Waylon Yennings, Jim Reeves, Willie Nelson and many more
with Michelle Wright
John Edward Berry (born September 14, 1959) is an American country music artist. Active as a recording artist since 1979, he has recorded more than 20 studio albums, including one platinum album and two gold albums.
Michelle Wright (born July 1, 1961) is a Canadian country music artist. She is one of the country's most widely recognized and awarded female country singers of the 1990s, winning the Canadian Country Music Association's Fans' Choice Award twice (1993 and 1995). In 2011, Wright was inducted into the Canadian Country Music Hall of Fame.
Beth Nielsen Chapman (born September 14, 1958) is an American singer and songwriter who has written hits for country and pop music performers.
Robert Mason "Bob" Carlisle (born September 29, 1956) is an American Contemporary Christian singer and songwriter. He performed with several bands, most notably Allies and Billy Thermal, before launching a solo career where he received a Grammy Award and four Dove Awards.
Patsy & Willie
Rosemary Timothy Yuro, professionally known as Timi Yuro, born August 4, 1940, died March 30, 2004, was an American singer. Because of her deep voice and its wide range, she was called "the little girl with the big voice".
Mila Mason (born August 22, 1963) is an American country music artist. She made her debut on the country music scene in 1996 with the release of her debut album That's Enough of That, which produced three hit singles on the Billboard Hot Country Singles & Tracks
Patsy Cline, original name Virginia Patterson Hensley, (born September 8, 1932, Winchester, Virginia, U.S.
—died March 5, 1963, near Camden, Tennessee), American country music singer whose talent and wide-ranging appeal made her one of the classic performers of the genre, bridging the gap between country music and more mainstream audiences.
Known in her youth as “Ginny,” she began to sing with local country bands while a teenager, sometimes accompanying herself on guitar. By the time she had reached her early 20s, Cline was promoting herself as “Patsy” and was on her way toward country music stardom. She first recorded on the Four Star label in 1955, but it was with the advent of television culture in the late 1950s that she gained a wider audience.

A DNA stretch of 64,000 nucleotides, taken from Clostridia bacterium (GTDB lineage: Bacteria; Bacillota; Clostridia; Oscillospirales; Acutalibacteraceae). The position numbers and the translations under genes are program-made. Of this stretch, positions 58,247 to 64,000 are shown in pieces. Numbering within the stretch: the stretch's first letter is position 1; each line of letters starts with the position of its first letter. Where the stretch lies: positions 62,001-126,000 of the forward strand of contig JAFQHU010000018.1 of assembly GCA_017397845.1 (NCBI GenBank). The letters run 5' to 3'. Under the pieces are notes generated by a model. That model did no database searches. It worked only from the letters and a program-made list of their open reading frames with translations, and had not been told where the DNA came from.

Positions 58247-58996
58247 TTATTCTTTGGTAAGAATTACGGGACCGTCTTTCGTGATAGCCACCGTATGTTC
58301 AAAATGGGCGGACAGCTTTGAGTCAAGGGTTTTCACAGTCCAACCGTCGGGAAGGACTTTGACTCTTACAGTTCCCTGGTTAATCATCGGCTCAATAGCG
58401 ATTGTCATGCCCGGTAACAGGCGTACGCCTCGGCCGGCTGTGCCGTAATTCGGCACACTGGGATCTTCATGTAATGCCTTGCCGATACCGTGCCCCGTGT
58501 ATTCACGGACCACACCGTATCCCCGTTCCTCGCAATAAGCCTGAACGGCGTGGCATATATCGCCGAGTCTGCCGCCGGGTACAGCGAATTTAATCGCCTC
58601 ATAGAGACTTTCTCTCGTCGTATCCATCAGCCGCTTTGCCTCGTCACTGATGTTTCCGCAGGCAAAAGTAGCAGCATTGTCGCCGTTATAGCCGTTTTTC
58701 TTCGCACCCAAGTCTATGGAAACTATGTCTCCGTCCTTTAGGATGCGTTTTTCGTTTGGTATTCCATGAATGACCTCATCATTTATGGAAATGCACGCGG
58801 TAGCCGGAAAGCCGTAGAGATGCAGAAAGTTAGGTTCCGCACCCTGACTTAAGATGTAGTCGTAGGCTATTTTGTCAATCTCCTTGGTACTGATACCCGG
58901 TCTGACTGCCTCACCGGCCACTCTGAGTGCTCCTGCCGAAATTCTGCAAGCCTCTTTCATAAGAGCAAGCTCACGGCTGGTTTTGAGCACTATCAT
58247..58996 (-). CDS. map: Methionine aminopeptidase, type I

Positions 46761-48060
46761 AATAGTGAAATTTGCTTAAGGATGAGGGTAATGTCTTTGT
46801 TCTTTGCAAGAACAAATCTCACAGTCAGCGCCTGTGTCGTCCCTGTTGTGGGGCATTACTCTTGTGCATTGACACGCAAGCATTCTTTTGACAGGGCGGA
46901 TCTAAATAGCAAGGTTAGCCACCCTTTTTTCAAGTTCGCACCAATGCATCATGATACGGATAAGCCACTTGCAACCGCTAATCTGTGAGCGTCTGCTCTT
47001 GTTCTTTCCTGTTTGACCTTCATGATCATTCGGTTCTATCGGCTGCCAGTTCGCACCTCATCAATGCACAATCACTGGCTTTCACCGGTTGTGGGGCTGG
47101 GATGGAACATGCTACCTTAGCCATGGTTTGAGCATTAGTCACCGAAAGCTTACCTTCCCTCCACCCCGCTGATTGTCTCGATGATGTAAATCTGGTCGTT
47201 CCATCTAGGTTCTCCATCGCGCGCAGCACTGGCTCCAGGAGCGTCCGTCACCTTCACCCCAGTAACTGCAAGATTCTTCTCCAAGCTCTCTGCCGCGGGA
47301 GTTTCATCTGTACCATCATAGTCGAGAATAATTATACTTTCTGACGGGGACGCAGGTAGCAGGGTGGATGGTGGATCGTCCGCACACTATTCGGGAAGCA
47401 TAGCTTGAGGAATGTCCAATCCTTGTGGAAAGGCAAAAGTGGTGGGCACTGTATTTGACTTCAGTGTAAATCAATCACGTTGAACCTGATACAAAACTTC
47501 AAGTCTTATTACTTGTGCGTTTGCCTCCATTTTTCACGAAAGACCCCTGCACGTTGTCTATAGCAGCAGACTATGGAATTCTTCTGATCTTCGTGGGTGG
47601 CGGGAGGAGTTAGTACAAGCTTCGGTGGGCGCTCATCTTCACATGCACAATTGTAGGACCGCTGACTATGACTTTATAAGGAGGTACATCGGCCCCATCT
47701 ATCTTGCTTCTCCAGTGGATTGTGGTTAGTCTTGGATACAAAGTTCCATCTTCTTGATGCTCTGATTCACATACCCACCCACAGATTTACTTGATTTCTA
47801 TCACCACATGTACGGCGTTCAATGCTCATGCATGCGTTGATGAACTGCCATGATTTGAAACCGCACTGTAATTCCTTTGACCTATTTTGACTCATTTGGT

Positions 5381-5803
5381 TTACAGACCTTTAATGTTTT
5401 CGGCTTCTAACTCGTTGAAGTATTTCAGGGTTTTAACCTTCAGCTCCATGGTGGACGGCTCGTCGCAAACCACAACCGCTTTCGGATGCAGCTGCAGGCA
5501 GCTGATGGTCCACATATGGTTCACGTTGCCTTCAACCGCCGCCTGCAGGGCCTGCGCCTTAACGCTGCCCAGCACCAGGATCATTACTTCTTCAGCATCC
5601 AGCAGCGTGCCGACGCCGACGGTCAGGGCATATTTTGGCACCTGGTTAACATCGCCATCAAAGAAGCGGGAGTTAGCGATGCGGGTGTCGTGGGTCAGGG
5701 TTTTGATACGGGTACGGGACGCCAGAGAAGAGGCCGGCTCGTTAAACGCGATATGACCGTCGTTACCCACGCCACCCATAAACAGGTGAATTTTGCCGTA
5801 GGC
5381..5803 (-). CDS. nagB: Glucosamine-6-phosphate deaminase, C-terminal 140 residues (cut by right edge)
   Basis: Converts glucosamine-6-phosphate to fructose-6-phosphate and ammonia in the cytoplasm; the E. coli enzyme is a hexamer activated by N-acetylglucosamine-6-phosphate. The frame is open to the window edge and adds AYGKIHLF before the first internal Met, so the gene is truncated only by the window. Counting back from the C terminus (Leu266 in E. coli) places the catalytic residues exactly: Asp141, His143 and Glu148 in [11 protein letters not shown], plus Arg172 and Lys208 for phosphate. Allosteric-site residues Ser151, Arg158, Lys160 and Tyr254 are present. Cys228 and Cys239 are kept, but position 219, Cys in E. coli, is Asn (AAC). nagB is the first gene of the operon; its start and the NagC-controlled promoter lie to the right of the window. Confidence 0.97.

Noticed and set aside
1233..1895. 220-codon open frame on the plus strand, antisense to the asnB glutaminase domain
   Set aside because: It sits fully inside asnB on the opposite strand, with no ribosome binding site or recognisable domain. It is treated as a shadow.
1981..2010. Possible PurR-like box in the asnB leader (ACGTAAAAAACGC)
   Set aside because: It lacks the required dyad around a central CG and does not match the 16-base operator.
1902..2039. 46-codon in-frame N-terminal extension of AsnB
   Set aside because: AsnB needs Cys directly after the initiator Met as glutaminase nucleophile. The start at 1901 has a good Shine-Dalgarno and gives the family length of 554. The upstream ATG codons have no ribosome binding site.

Singing “Walkin’ After Midnight” as a contestant on the CBS television show Arthur Godfrey’s Talent Scouts, Cline took first prize—the opportunity to appear on Godfrey’s morning show for two weeks. She thereby gained national exposure both for herself and for her song. Three years later she became a regular performer on the Grand Ole Opry radio broadcasts from Nashville, Tennessee, which largely defined the country music genre. Although Cline preferred traditional country music, which typically included vocalizations such as yodeling, the country music industry—coming into increasing competition with rock and roll—was trying to increase its appeal to a more mainstream audience. After her recording of “I Fall to Pieces” remained a popular seller for 39 consecutive weeks, she was marketed as a pop singer and was backed by strings and vocals. Cline never fully donned the pop music mantle, however: she did not eliminate yodeling from her repertoire; she dressed in distinctly western-style clothing; and she favoured country songs—especially heart-wrenching ballads of lost or waning love—over her three popular songs “Walkin’ After Midnight,” “I Fall to Pieces,” and “Crazy” (written by a young Willie Nelson).
Bobby Lord was born January 6, 1934 in Sanford, Florida, but grew up in Tampa. As a teenager, he entered talent contests, wowing crowds with his edgy rockabilly style. He was popular with Tampa's young crowd, playing concerts at dance halls.
Glen Campbell, 1936 - 2017 was an American country singer, guitarist and actor. His greatest hits include songs such as "Rhinestone Cowboy", "Gentle on My Mind", "Galveston", "Everyday Housewife", "Southern Nights", "By the Time I Get to Phoenix" and "Wichita Lineman".